3 Reasons Why More Companies are Trusting Optical vs. Laser Scanners


The Barcode and The Laser Have Had A Good Run, But It's Time To Rethink Your Options

Ahh, the barcode. The familiar image of data transfer trusted for nearly 50 years. The black and white striped workhorse of logistics automation that has become a true classic. It’s like your grandpa’s pick-up truck: certainly not flashy, but so well worn and always ready to work. And, nothing goes better with a barcode than a laser scanner, it is the logistics version of PB&J.

So why would anyone ever consider breaking up this dynamic duo?

Yes, I am here to tell you that the barcode can do better. It’s time to move on. Laser and LED scanners may promise all the muscle and accuracy, but here is the often over-looked secret: your average smartphone camera will outperform a ruggedized laser scanner 9 times out of 10.

If you are considering zipping off a PO for a shipment of ruggedized laser scanners, consider this first.

(1) Cameras are Smarter Than Lasers

With the ongoing development of software and reader technology, optical scanners are moving to the head of the class.

Able to Multi-Task

Unlike LED and laser readers, camera-based barcode scanners can perform multiple functions upon reading a barcode. After acquiring the image, a digital camera passes it off to software. From here, the image can be optimized, converted to grayscale and ensuring the barcode is extracted from the entire camera image. This is why image-based scanners are more forgiving when locking in on the barcode, and even more useful, camera scans can locate multiple barcodes at once.

Able to Read Multiple Languages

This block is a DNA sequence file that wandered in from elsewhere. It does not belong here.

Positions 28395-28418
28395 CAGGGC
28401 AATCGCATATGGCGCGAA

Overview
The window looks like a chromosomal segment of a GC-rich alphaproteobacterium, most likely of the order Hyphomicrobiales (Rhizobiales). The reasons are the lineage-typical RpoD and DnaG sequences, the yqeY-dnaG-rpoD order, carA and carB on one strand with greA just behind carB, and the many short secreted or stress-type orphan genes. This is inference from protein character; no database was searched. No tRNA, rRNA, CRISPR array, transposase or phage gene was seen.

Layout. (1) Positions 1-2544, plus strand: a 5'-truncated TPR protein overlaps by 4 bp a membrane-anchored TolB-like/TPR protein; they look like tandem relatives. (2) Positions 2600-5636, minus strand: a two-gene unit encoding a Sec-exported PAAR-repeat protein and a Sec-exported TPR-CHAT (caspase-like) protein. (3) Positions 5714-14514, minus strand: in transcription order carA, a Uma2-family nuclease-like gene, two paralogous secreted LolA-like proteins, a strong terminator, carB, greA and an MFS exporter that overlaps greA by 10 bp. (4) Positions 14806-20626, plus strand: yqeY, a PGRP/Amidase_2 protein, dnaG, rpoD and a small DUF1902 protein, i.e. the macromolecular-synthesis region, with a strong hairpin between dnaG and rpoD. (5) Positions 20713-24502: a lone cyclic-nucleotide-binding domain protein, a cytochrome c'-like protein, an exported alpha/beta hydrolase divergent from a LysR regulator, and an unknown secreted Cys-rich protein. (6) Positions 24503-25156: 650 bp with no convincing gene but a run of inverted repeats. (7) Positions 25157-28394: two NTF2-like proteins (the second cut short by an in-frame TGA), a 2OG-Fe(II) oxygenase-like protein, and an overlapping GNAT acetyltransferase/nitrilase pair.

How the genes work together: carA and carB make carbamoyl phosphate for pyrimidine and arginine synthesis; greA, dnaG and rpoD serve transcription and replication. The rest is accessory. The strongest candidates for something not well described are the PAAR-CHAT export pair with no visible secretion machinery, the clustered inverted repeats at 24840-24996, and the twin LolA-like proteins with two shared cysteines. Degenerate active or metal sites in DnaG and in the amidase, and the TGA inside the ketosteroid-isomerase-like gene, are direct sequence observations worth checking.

Moreover, lasers cant read many barcode types. Because of the nature of laser light, only a narrow slice of the barcode can be read at once. By design, laser readers are limited to Code 39, Code 128, UPC, and a few others. The biggest drawback to commercial laser scanners is their inability to read 2D symbols like QR codes or Datamatrix. Because there is no sweep pattern within laser devices, they are unable to scan the entire 2D barcode.

Able to Work in Print And Digital

It used to be that barcodes were printed and affixed to objects and laser scanners ate this sort of thing up. But more and more situations call for various backlit screens like smartphones, tablets, and computer monitors to display the barcode. Whenever a situation calls for digitally displayed barcodes, lasers have to take a seat. Once again, only camera-driven scanners will be able to read the image.

(2) Camera Scanners Have Fewer Errors

The Achilles heel in most every laser scanner is low-quality barcodes. One of the most frustrating and costly errors perpetuated by laser readers is invalid or unreadable data from faded or low contrast barcodes.

Because camera-based barcode scanners use image analysis technologies, it gives them a massive leg up over traditional laser scanners. Teams that use camera-based scanners find far fewer errors because cameras are instantaneously converting the image into grayscale and enhancing the quality.

(3) Camera Scanners are More Affordable

The bottom line in this comparison is actually, the bottom line. When you stop and think about it, the fact that all of this processing and image recognition comes built into $150 smartphones, it really is quite staggering.

Generally, the cost of a laser scanner is 4-5 times more expensive than a standard smartphone with a ruggedized case. In our experience, companies who invest in this camera driven smartphone approach have done the math and concluded they are still coming out ahead, even if they have to replace a device 3-4 times.

Making The Switch

In the end, the best tool for the job is the tool that is dependable and usable. For these reasons, optical scanners are pulling ahead as the tool of choice for logistics, manufacturing, and last mile delivery companies.

Yes, there was a day when some would scoff at the idea of a camera phone being taken seriously as a logistics tool, but the times, well, they tend to change.